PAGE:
filters at the gate. He suggested that daVinci intigrate such into their
software. I shuddered!! With a system that gets more bugs at each software
update than are fixed I would prefer to challange someone, anyone, to build
a REAL, working, dependable color correction system. This said, remember
that I'm driving a Spirit with my controller and it blows! Sorry for being
so brash but I am truly fed up with my desk top.
        Comments from daVinci will be welcomed.
        All said I must admit that I am extremely excited about C-Reality.
It sounds as if the system as a whole is vastly superior to Cintel's
current telecine chains. With all that processing power and color
correction capabilities it sounds as if Phillips may want to start looking
over their shoulder. Hopefully they can manage the control of the system
with their own CONTROLLER and put it into a package that is both powerful
and simple to use.

        All my thoughts are my own. Nobody paid me to say any of this and
with any luck I'll be allowed software revisions without intentional bugs.

        As a personal note: I miss the heck out of all of you in the L.A.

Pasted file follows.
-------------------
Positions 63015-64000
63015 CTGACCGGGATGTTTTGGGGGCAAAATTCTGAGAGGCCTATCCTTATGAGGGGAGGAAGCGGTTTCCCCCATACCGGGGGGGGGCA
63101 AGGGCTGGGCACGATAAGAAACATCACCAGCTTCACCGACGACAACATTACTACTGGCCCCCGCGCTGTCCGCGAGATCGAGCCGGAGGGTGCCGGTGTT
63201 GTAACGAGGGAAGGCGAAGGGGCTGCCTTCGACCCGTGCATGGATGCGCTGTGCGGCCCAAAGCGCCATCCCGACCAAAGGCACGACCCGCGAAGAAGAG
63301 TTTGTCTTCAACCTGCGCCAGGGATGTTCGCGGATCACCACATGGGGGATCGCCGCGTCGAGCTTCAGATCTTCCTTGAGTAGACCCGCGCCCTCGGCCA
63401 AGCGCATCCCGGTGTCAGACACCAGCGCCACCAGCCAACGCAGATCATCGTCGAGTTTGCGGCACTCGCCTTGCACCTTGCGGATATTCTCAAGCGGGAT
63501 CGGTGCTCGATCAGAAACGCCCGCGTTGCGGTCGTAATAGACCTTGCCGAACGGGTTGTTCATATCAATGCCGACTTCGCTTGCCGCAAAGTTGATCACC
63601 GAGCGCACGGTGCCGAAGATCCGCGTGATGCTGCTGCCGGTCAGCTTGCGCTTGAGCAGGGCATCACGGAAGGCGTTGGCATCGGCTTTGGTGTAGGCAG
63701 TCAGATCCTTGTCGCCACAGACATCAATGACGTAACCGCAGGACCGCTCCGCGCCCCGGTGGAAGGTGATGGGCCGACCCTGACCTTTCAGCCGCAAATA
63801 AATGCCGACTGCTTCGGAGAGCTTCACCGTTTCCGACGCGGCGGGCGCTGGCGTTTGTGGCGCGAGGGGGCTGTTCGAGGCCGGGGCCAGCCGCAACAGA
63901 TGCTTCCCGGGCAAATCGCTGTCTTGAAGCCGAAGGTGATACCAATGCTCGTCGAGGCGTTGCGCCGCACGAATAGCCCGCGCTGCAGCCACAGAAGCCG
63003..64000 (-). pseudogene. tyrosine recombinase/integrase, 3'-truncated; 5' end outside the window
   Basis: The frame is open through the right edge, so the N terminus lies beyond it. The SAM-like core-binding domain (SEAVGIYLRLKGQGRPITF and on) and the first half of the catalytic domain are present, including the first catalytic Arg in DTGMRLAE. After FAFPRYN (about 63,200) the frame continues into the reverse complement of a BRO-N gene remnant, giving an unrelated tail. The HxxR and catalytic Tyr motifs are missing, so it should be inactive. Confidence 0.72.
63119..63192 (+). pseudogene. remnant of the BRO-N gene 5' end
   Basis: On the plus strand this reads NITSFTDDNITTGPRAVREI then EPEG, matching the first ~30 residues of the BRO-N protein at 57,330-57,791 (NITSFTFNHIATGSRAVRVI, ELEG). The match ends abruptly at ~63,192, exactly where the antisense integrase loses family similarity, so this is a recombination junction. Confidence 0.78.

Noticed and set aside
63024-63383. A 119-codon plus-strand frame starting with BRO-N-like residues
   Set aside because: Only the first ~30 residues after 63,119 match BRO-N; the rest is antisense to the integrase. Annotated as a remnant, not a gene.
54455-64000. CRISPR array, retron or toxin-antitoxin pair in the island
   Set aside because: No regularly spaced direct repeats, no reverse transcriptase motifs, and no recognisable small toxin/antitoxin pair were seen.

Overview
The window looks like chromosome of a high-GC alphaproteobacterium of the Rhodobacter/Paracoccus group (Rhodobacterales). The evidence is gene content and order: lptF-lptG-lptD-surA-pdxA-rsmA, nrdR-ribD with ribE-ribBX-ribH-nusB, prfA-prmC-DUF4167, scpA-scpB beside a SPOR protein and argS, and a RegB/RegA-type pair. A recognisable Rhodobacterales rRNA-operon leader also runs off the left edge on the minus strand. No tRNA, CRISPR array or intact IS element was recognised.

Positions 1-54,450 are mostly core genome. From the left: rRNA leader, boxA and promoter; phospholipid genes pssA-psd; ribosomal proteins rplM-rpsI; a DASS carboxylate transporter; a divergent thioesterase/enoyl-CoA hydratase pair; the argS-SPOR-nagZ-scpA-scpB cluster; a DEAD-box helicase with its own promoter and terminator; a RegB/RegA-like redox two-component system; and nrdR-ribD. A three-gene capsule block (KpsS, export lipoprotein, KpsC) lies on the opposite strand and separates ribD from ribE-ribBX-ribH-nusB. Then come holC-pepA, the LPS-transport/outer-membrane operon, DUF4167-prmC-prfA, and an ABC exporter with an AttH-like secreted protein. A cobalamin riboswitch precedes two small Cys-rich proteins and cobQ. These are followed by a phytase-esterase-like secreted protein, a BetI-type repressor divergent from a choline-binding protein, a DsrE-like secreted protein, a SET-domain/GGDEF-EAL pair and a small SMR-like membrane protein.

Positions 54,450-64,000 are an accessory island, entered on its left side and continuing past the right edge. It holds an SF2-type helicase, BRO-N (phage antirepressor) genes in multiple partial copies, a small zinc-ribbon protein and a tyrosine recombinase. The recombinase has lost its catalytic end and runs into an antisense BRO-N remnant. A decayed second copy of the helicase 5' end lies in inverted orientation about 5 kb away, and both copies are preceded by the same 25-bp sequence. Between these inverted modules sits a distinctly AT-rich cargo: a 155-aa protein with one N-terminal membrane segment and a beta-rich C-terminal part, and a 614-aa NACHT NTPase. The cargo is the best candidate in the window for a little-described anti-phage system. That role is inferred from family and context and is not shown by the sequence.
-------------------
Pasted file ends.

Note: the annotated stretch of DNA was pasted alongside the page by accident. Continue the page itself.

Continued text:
area. My thoughts are constantly preoccupied with the how you are doing.
The closeness of this industry is certainly something to be rejoiced, and
thanks to Rob we have a way to communicate with each other across all the
miles that seperate us. Moving here was certainly a huge step for me
personally and professionally and it has served the purpose for which I
desired.

        God bless to everyone and may this holiday season provide you with
all the love and peace  that life can provide.

M. Drew Marsh
Senior Colorist, which in Dallas means I do hair.
The Filmworkers Club

" If you're not dangling a line, and wetting a hook.
        You're not going to catch a fish."



---
thanks to Andrew Lichstein for support of the TIG in 1998
TIG subscriber count is 910 on Sun Dec 21 18:39:12 PST 1997
complete information on the TIG website http://www.alegria.com/tig3/